Technological education as a driver of social mobility

With the appropriate policy it will be possible to narrow social gaps, increase social equality and promote social mobility in Israel.

August 5, 2017 22:14
3 minute read.
Technological education as a driver of social mobility

PRIME MINISTER Benjamin Netanyahu speaks to students involved in high-tech related programs during a Cyber Security Conference in Tel Aviv in January.. (photo credit: REUTERS)


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The Chief Economist Unit in the Finance Ministry recently published a comprehensive analysis which found that academic field of studies has the most impact on a young person’s chances to improve his or her future socio-economic status. The key study finding shows that engineering and computer science top the social mobility index.

The study’s main conclusion was that academic fields in the sciences, among them medicine, computers and engineering, lead to the highest level of mobility. Besides the prerequisite of 12 years of study, admission requirements to these academic departments in most cases include five matriculation units in mathematics and a technical background in computers.

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These are reasonable requirements, however to meet them a supporting environment, economically and socially, is needed.

Thus, for example, a child growing up with a computer at home has an advantage over a child without a computer, even when their IQ and motivation are identical.

It is reasonable to assume that a child growing up in a family with the economic means to pay for Talan (parent-funded additional enrichment courses) will enjoy the benefit of computer, English and science classes earlier than a child whose parents also want this for their child, but lack the economic means. What’s more this gap continues throughout the pupil’s experience in the school system.

Strong populations are those that can afford private lessons for their children, and psychometric preparation courses further down the road.

The chances of an individual with an academic degree to reach the upper fifth percentile in the future stands at about 33%, much higher than those who completed only 12 years of study, however the leading fields of study determining this social mobility are very selective. We must therefore ask ourselves whether all young people in Israel enjoy the same opportunities in acquiring education and climbing the socio-economic ladder.

Quite a few studies conducted in recent years have shown that an individual’s socio-economic status does not affect the chances to complete an academic degree. Individuals who begin their academic studies from a lower starting point will not necessarily complete their degree with lower grades. However socio-economic status does impact the individual’s initial chances of admission to an academic institution. The problem of social gaps in academic education in Israel is reflected in admission or non-admission to academia.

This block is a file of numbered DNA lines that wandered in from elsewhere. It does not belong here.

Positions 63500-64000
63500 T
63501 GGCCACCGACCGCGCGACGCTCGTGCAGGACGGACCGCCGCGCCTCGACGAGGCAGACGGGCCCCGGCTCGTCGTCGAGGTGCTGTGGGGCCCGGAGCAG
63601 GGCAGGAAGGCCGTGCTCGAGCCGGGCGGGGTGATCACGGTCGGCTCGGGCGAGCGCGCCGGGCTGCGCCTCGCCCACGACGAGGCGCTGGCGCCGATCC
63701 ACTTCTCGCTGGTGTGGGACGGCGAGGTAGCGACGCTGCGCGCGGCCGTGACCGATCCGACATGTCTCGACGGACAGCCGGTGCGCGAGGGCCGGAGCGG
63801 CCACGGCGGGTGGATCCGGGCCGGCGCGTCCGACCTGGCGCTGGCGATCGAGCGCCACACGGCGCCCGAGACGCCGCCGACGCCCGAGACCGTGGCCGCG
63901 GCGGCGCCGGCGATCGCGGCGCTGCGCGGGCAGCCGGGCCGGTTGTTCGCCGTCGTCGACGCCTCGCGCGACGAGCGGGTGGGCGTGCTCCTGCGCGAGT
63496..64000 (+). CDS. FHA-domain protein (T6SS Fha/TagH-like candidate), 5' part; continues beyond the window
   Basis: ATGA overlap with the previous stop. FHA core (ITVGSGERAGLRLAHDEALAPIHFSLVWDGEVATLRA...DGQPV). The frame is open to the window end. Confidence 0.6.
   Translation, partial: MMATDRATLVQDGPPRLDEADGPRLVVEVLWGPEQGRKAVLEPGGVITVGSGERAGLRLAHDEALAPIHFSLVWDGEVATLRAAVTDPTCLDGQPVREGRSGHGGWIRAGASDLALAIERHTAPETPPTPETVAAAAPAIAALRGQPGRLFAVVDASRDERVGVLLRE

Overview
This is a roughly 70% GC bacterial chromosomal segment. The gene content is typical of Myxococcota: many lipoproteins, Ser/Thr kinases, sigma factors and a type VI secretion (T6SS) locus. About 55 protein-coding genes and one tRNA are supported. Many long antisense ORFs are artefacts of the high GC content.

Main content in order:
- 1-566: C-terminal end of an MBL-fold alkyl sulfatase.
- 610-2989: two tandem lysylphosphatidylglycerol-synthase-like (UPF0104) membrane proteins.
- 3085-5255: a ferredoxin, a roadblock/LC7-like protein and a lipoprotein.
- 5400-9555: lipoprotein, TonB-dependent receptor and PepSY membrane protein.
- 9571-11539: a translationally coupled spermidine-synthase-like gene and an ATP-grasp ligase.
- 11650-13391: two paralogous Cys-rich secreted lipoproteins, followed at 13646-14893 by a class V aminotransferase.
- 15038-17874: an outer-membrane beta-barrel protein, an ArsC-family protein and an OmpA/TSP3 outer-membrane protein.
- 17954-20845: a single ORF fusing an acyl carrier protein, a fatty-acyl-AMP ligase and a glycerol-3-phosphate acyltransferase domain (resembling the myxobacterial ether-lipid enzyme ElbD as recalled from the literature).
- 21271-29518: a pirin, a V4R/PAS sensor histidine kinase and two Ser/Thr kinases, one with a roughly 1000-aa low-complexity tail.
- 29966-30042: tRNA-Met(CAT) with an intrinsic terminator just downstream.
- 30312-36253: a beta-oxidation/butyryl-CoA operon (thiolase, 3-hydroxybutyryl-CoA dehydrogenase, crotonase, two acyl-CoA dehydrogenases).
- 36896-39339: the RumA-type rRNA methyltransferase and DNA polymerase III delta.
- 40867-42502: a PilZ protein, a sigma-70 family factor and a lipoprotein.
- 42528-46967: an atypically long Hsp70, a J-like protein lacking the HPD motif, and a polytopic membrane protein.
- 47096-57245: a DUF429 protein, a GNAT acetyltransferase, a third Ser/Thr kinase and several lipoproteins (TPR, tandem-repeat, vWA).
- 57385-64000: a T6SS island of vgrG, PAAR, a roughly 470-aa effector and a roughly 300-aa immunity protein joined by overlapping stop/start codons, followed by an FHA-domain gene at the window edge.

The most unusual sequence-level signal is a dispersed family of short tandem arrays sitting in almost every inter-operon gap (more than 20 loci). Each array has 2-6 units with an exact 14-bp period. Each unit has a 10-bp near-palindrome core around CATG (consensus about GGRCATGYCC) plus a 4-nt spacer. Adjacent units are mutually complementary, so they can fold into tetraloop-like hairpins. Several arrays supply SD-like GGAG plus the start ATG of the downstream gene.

Indeed studies have proven that if the admission barriers could be overcome, then perhaps many young people from a low socio-economic background could bridge these gaps, and not only complete their academic studies, and even successfully, but also reach quality positons with high potential salaries, and in doing so improve their social mobility.

The relevant government ministries must act resolutely so that all young persons in Israel will have the opportunity for studies that will lead to future economic success. Equal opportunity in education begins as early as early childhood and primary school. Achieving such equality will be possible by encouraging good educators to move to locations far from the center of the country, by providing all schools access to technological means of study, and by enabling all children in Israel to gain access to prestigious study programs.

Investment of the government and state entities in technological education in early stages of education will enable young people, throughout their studies in the education system, to advance and reach the occupation they aspire to and ultimately choose, regardless of whether this will be accompanied by economic success.

Furthermore, equality and even an advantage should be provided through scholarships, preparatory programs, dormitories or rent assistance, reinforcement hours for teaching assistants and more.

With the appropriate policy it will be possible to narrow social gaps, increase social equality and promote social mobility in Israel.

The author is the president of SCE Shamoon College of Engineering.

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